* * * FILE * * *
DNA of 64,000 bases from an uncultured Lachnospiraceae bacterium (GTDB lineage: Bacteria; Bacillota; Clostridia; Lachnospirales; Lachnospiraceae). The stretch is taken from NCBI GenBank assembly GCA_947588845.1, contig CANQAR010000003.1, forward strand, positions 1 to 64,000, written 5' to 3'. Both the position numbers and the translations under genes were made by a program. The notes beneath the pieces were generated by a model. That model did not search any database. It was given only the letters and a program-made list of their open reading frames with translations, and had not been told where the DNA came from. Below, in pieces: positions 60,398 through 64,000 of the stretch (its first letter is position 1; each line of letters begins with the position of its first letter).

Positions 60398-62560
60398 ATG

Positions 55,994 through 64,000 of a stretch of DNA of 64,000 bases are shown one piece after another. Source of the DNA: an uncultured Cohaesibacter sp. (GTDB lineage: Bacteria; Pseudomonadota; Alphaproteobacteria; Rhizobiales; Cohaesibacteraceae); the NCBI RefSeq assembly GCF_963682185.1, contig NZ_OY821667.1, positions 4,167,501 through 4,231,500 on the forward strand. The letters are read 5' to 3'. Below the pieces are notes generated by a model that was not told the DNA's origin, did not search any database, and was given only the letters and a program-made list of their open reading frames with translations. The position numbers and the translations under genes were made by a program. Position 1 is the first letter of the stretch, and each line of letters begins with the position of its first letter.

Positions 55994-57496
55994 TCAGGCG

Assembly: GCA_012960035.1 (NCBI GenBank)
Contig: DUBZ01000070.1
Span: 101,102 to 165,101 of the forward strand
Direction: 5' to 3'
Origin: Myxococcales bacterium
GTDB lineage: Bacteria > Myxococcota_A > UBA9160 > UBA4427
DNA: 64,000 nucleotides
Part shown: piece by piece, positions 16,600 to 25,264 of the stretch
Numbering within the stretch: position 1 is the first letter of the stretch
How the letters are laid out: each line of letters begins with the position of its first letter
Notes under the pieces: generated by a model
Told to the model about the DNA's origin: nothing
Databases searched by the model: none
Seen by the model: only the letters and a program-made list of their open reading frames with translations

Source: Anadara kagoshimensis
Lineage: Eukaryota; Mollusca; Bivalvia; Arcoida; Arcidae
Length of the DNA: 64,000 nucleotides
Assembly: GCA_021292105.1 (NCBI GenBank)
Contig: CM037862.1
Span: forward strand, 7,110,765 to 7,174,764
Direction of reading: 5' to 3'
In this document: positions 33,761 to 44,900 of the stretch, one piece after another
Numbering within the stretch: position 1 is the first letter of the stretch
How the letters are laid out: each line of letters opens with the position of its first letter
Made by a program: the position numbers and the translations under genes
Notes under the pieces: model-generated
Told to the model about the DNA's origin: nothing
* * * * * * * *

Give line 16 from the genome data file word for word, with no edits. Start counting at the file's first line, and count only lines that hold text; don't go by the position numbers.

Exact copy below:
How the letters are laid out: each line of letters begins with the position of its first letter